JMU nursing students await an assignment after arriving in Biloxi, Miss., to help Hurricane Katrina victims. Photo by nursing major Rachel Pryor ('06).
Trimm and the students arrived in Montgomery, Ala., Monday evening. On Tuesday they were taken to a Red Cross deployment center to fill out paperwork, and attend orientation and training. According to nursing program director Merle Mast, this was "a massive operation with about 100 volunteers going through the center everyday, and some waiting several days for deployment."
The JMU group was deployed to a Red Cross shelter in the Gulfport/Biloxi area. They stayed overnight in a tent, and Trimm reported that the students were looking forward to active involvement with displaced persons.
On Friday, some of the group spent the night at a Navy base — in a huge warehouse filled with 1,000 people. All of the students worked under the direction of registered nurses and all reported that they were doing fine and having terrific learning experiences.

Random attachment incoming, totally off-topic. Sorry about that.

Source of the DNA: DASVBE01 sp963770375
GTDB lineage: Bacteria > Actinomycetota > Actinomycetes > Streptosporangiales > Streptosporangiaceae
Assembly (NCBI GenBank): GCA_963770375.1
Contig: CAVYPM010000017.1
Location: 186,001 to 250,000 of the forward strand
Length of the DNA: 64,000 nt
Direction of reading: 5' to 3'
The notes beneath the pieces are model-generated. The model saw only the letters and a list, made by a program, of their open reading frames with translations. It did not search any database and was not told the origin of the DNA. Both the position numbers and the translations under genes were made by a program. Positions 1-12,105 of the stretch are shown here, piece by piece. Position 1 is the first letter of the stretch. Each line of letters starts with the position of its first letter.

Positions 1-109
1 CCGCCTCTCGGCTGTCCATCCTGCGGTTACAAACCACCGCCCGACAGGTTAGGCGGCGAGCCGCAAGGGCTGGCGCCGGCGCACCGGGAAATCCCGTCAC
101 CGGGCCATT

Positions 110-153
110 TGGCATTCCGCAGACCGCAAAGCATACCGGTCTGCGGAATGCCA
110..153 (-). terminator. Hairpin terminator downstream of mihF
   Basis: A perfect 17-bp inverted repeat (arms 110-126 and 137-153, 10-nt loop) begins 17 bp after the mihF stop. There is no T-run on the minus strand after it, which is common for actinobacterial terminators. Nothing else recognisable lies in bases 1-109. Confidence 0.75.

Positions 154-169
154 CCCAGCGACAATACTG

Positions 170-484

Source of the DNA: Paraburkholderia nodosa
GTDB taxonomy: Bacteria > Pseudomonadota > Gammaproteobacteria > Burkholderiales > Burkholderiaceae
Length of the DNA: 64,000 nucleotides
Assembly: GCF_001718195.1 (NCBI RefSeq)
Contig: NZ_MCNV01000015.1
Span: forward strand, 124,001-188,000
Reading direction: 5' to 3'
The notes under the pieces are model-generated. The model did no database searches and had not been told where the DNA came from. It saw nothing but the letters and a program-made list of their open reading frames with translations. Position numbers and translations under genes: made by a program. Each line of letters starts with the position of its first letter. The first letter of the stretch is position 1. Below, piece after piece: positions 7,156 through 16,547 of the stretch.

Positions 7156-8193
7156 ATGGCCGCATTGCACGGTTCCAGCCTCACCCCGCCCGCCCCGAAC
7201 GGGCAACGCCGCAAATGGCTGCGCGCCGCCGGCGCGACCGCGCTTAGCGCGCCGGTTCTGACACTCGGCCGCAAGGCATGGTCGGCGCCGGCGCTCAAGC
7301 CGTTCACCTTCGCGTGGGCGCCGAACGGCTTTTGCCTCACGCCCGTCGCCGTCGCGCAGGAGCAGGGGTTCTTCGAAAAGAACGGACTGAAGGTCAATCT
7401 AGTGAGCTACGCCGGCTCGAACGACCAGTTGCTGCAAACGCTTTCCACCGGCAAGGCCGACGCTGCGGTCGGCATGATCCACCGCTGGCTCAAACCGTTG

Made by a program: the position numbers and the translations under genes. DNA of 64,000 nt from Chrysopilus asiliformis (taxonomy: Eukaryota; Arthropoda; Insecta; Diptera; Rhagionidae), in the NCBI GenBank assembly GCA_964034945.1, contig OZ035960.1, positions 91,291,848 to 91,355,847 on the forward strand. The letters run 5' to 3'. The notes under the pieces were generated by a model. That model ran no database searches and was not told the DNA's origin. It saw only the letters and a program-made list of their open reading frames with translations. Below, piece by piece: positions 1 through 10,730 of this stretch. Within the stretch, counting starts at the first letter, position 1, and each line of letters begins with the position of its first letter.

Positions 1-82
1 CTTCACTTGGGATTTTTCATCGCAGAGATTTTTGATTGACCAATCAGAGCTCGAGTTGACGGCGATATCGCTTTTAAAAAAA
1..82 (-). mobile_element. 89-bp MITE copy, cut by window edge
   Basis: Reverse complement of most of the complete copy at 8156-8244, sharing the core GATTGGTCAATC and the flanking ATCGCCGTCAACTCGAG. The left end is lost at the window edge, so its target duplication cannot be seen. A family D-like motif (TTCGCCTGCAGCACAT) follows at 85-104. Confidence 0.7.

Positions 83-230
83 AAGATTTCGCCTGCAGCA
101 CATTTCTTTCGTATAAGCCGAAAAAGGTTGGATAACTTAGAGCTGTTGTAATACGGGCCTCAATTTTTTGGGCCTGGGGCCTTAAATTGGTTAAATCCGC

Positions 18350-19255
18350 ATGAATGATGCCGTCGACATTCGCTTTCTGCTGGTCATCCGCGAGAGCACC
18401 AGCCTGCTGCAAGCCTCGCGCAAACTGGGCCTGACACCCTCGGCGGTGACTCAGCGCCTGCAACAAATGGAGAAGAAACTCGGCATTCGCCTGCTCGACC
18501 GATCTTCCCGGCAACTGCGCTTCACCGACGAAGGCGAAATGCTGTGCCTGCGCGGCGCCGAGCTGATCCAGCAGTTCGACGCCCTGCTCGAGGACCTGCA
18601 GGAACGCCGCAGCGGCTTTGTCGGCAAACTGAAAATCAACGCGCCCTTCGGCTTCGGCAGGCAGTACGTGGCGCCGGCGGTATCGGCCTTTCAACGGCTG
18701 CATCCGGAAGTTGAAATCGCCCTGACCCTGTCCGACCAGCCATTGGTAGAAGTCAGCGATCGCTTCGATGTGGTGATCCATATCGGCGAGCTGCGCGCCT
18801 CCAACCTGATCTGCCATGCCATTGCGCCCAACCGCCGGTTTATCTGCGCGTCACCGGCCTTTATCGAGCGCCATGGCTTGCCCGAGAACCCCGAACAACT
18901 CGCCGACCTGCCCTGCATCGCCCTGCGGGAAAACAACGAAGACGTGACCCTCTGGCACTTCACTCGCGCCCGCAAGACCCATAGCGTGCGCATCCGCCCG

Mast is extremely pleased with the JMU nursing community's willingness to help out. "I am proud, a little envious, and very excited that a group of students and professor Donna Trimm could represent JMU and the nursing profession through this work with the American Red Cross," she said.
In order to update the JMU nursing department about the students' experiences in the disaster area, Trimm and several JMU students sent daily voicemails to Mast, who then e-mailed various nursing department professors to inform them of what was happening in the area.
Fifty students and a number of faculty members initially volunteered for the trip. Not all who had volunteered were able to go — "It seemed wisest to send a group of reasonable size with one faculty member," Dr. Mast said. "Those students face the challenge of getting back on track with classroom courses."
The faculty members and students who were not able to go on the trip did, however, contribute to the effort. The Nursing Student Association put together bags of treats for children for the group to take and also conducted a fundraiser for the victims.